Jakub Topor was born in 1988. He graduated from the Academy of Fine Arts in Łódź, Poland. He has been creating comics since childhood, either just for himself or family and friends, but it was not until 2016 that he made his official debut with Compatriots, demonstrating a kind of humor that would become a hallmark of Topor’s work. Most recently Jakub has published Nacjolove (Timof, Nationalist Love, Europe Comics), his most important work so far, nominated for the Graphic Novel of the Year award at the Comics Festival in Łódź. The story of the romance of two nationalists shamelessly puts a cat among the pigeons. Some received it very warmly, to the author’s delight, while others—to the author’s even greater delight—absolutely despised it. In addition to comics, he is an illustrator and graphic designer. Jakub has three pet snakes, three geckos, a Hermann’s tortoise, and some other animals that would take too long to list here.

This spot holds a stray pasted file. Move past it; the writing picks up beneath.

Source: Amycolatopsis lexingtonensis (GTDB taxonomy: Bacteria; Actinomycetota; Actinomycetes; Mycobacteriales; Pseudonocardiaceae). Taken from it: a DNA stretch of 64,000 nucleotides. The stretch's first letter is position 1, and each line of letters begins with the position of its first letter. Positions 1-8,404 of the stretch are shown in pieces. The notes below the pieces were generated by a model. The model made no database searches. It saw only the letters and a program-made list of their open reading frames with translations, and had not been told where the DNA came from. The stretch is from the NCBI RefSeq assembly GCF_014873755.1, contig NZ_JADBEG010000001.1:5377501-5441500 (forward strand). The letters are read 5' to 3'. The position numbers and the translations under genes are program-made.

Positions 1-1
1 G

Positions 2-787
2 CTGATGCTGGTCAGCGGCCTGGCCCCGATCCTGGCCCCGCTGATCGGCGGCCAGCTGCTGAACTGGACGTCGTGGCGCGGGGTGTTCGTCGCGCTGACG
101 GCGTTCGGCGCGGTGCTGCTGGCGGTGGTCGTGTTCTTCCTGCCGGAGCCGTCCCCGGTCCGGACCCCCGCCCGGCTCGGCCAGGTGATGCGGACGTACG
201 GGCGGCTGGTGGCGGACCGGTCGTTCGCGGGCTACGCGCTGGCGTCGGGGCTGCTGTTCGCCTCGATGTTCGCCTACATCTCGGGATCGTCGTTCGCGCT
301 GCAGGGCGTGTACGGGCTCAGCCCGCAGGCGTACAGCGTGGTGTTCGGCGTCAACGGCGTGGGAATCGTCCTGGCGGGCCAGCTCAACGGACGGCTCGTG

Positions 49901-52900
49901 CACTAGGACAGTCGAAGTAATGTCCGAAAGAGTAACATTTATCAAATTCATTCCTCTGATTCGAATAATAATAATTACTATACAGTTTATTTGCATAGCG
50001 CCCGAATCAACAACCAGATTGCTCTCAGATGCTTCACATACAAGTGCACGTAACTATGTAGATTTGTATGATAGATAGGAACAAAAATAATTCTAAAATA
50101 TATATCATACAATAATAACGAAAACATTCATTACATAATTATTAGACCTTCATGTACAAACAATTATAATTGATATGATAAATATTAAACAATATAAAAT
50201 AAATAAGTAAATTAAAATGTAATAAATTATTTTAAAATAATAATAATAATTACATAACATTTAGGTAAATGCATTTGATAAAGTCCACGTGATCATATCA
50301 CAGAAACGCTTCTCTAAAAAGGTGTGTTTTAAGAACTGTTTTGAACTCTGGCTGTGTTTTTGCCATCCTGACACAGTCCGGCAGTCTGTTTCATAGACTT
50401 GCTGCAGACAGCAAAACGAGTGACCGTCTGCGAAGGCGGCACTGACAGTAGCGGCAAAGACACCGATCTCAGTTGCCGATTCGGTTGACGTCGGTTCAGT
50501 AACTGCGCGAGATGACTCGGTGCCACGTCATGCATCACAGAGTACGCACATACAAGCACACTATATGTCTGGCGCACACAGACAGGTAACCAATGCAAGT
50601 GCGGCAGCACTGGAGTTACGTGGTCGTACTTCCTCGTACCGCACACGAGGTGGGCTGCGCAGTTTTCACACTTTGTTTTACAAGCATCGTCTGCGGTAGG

What led you to the world of comics? How did you become a comics creator?
My earliest comic book inspirations were Donald Duck comics. They were published in a rather trendy magazine in Poland. As a child, I tried to create similar stories, also with anthropomorphized animals. My next step was making comic books in school notebooks, drawn for my classmates, and involving them in various storylines. For quite a long time, I stayed at the stage of simply creating comics for friends or just for fun, and it wasn’t until five years ago that I published my first standalone comic book, Rodacy (Countrymen).